Hanson Garden Chapel


In 1962, when the then-Trinity Junior College consisted of little more than a barn and a few outbuildings, a distinctive structure arose at the heart of campus. Its unique inverted roof was designed to reflect arms outstretched to receive from the Lord and give back to Him. 

Sacred Space

Heart of campus’ restored in revitalized Hanson Garden Chapel  

By Wendy Delamont Lees

As the first building constructed on the new campus—the ancestral home of the Sto:lo people—the Chapel served not only as a place to gather in worship but also as a tangible reminder that the school was more than just a liberal arts institution. It was a place where the teaching of the arts and sciences would be nourished and inspired by biblical insight and a Christian world view.

For the first two years, the Chapel also served as a classroom, the library, and a space where students could come for moments of quiet reflection and prayer. Daily chapel services—often led by founding President Calvin B. Hanson—drew students, faculty, and staff together in worship and praise. 
As the student body grew, so did the Chapel’s significance. It became a backdrop for choir practices and concerts—a place where young couples met and some later married. 

It was while leaning forward over the pulpit, framed by the Chapel’s fieldstone wall, that President Hanson often repeated his challenge: “Don’t doubt in the dark what God told you in the light,” and, “If Jesus Christ is Lord, nothing is secular.” Many students held—and still hold—these words in their hearts.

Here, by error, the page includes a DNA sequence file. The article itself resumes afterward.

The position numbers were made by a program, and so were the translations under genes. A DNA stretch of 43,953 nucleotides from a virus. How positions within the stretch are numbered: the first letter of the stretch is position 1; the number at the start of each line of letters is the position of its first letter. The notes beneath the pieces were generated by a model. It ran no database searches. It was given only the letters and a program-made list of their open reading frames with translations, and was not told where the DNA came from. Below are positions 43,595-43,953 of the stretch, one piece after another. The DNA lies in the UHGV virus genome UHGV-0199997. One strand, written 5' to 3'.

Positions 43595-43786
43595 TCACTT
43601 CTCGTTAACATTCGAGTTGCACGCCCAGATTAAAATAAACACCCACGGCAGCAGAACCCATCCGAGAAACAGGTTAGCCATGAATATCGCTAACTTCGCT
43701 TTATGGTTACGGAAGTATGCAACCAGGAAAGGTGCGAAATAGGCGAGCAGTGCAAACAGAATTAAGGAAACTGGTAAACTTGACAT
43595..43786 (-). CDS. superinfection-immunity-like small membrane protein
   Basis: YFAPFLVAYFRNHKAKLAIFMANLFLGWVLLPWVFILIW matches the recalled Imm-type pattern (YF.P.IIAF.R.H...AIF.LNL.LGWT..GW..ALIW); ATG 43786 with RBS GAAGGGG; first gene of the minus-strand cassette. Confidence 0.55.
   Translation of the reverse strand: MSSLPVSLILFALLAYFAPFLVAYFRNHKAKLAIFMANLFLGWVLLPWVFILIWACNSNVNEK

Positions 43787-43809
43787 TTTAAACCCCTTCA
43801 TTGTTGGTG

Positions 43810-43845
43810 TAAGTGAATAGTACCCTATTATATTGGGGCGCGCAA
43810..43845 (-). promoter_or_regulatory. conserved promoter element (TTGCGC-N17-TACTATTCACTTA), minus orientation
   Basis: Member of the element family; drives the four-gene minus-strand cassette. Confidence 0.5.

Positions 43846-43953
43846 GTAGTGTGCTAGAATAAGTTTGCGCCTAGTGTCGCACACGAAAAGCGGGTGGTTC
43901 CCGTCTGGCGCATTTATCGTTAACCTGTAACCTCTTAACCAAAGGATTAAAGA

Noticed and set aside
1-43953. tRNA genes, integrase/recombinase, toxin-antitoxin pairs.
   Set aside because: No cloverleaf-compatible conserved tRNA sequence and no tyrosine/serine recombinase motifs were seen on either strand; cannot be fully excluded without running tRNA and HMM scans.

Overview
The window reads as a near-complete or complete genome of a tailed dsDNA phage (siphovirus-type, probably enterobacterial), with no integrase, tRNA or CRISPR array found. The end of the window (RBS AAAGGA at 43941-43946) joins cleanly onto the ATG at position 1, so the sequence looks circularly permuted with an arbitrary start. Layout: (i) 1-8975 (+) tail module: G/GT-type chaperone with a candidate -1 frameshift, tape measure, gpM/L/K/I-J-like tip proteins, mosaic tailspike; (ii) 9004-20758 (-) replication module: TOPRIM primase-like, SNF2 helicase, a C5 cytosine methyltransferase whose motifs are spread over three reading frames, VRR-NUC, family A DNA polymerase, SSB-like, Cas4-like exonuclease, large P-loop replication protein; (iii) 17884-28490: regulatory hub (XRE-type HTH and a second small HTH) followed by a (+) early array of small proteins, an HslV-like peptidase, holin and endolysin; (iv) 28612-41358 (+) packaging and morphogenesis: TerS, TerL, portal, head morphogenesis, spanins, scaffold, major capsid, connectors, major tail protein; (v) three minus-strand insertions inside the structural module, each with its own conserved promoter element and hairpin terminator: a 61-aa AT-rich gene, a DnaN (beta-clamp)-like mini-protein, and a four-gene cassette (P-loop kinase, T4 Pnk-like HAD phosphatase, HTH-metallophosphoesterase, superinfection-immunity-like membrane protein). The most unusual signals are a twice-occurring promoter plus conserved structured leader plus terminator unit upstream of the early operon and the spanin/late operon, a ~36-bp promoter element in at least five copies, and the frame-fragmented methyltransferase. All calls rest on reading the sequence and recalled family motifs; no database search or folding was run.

In 1980, the Chapel was named the Calvin B. Hanson Chapel, in recognition of President Hanson’s spirit of optimism and his undaunted leadership in the development of Trinity Western. His life shaped the convictions and perspective of thousands of students and faculty. 

After the Chapel was torn down in 2011, many generous alumni and friends championed the construction of a new heart for the Trinity Western University campus. With the incorporation of the stones from the original fieldstone wall, the echoes of the inverted roof, and the first cross on public display, the new Hanson Garden Chapel will serve as a reminder of the foundation on which twu has been built—and on which it will continue to grow and flourish. 

“May this sacred space ever be a place where past, present, and future students come together,” says President Bob Kuhn, “acknowledging the centrality of Christ on this campus, the Christian character of those who have helped build this community, and our inspired calling to reach and serve a needy world.” 

The stone walls are no longer silent. They sing again.

We are deeply grateful to those whose support made this Hanson Garden Chapel a reality—and look forward to celebrating future weddings and events in this special space.